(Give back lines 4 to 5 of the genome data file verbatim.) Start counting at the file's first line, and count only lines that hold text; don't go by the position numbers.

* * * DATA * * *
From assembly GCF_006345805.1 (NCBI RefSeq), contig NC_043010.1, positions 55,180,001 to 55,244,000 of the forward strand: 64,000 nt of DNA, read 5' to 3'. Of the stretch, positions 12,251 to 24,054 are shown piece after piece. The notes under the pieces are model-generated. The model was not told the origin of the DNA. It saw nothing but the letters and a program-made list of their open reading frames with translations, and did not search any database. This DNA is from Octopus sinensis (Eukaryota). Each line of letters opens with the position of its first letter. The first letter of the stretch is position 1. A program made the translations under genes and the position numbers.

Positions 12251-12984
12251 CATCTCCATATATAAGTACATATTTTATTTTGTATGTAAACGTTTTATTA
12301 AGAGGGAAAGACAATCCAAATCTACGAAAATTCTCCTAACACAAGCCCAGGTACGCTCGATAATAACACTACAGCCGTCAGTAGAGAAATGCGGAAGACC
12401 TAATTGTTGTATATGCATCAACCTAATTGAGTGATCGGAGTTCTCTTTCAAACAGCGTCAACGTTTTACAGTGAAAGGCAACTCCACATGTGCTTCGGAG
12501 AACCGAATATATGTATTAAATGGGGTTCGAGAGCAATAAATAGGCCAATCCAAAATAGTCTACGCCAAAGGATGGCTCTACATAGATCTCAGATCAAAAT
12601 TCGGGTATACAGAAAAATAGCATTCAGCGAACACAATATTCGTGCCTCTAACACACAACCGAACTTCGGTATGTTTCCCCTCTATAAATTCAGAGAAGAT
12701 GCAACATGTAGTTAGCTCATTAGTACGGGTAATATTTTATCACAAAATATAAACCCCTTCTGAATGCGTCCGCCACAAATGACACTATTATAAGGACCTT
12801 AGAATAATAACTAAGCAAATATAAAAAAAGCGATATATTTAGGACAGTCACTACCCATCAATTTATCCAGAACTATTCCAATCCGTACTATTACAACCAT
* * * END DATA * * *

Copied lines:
12301 AGAGGGAAAGACAATCCAAATCTACGAAAATTCTCCTAACACAAGCCCAGGTACGCTCGATAATAACACTACAGCCGTCAGTAGAGAAATGCGGAAGACC
12401 TAATTGTTGTATATGCATCAACCTAATTGAGTGATCGGAGTTCTCTTTCAAACAGCGTCAACGTTTTACAGTGAAAGGCAACTCCACATGTGCTTCGGAG